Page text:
While there are many things to avoid saying in your malpractice deposition, there are a few things that can especially damage your testimony. Defendants who are flustered by an opposing attorney’s line of questioning may be tempted to “explain” their case, giving away a potential goldmine of information that the attorney would otherwise not have been able to use.

One common method of extracting information involves handing the defendant a document and asking him to read it, opening him up to contradictions in testimony or additional questions that make the medical professional seem incompetent.

A little preparation can prevent you from falling into this trap. Here are a few tips to remember if you are presented with documents in court:

  • Beware misleading information. There are many facts documented about a patient on his medical records, and you cannot possible remember every single one. However, if opposing counsel asks if you were aware the patient had an irregular heartbeat, and you respond that you did not, he may present you with documentation that disproves your testimony. The fact is that you may have been aware, but you do not remember. Always answer the question you are asked, even if the answer is “I don’t remember.”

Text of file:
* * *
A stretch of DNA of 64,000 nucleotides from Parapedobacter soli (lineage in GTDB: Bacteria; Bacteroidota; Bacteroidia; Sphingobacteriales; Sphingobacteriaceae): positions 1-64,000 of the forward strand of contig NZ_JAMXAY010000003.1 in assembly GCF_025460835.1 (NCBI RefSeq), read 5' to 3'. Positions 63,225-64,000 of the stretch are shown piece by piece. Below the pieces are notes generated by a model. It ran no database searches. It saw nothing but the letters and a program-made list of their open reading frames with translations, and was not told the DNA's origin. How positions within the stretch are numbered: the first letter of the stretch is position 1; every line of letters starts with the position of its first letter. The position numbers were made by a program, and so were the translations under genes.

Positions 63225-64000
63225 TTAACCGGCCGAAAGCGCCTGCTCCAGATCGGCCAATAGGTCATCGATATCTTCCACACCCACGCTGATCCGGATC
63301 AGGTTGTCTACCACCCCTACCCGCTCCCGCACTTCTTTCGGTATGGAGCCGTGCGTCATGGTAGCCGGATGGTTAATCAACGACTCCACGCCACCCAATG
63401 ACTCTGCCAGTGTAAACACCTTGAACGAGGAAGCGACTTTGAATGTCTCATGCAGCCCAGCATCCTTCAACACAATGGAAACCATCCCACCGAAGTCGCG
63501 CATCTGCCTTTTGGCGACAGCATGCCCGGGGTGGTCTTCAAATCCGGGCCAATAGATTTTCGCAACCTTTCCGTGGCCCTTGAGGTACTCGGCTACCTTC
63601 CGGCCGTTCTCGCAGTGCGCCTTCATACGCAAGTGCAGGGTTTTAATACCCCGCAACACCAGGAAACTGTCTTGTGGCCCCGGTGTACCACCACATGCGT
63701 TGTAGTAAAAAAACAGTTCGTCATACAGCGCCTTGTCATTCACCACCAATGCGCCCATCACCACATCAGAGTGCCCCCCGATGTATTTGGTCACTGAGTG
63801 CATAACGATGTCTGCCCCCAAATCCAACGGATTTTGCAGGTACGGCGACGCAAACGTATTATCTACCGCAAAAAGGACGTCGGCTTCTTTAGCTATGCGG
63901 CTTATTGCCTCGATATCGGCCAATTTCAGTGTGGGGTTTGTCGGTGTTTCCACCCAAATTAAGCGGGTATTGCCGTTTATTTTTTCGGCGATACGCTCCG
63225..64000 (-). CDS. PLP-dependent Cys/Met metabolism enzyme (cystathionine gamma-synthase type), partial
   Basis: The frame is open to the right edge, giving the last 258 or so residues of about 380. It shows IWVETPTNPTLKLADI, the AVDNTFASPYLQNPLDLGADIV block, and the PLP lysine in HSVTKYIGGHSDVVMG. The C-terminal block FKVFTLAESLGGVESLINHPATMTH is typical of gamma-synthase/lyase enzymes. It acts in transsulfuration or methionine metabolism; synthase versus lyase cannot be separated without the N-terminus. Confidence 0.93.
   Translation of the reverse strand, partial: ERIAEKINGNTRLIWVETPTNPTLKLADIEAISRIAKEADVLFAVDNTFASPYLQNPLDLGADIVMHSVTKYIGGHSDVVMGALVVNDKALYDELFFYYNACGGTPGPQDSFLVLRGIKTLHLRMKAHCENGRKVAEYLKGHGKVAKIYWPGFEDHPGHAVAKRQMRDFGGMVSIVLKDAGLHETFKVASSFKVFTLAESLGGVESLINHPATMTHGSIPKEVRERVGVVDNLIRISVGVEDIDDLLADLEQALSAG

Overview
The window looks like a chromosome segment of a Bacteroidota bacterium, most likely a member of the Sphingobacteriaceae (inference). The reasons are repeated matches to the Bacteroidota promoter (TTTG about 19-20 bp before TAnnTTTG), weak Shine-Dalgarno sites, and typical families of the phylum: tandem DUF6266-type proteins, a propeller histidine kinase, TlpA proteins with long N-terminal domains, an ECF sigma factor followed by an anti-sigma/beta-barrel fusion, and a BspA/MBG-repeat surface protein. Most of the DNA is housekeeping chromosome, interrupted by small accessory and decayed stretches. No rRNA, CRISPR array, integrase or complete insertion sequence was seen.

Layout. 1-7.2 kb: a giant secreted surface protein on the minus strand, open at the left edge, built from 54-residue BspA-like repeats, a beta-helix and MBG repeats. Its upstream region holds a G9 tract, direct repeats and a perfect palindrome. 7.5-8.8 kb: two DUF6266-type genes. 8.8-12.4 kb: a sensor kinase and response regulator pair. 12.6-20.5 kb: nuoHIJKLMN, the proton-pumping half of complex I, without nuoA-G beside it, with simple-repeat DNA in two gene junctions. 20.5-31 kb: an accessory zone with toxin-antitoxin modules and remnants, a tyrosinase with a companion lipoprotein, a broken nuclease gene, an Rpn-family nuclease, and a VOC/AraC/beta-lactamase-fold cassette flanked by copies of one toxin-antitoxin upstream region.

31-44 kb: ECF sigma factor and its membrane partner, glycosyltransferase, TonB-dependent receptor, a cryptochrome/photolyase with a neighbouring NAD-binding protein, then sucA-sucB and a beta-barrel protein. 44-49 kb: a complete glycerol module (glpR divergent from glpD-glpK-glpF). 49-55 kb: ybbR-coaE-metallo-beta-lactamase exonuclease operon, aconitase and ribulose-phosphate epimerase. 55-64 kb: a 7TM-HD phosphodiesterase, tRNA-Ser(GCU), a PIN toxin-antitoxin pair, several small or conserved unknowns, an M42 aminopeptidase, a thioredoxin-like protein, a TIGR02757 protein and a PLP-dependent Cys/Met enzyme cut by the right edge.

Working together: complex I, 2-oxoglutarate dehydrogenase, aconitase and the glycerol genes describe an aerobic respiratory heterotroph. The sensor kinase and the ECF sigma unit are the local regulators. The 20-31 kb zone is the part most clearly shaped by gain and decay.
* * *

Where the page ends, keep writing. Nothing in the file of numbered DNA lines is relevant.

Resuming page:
• Do your research. Opposing counsel will have access to medical documents that could potentially harm your case, so you should be prepared to back up all of your testimony with your own medical records. Your attorney should double-check any medical documentation you signed off on to make sure it does not conflict with your testimony.
  • Avoid others’ medical opinions. The more you know about your patient’s follow-up care, the more you can be asked about his continuing treatment (even if you were no longer the treating physician). In most cases, the less you say in a deposition, the better off you are, so do not attempt to corroborate or disavow another treating physician’s advice.
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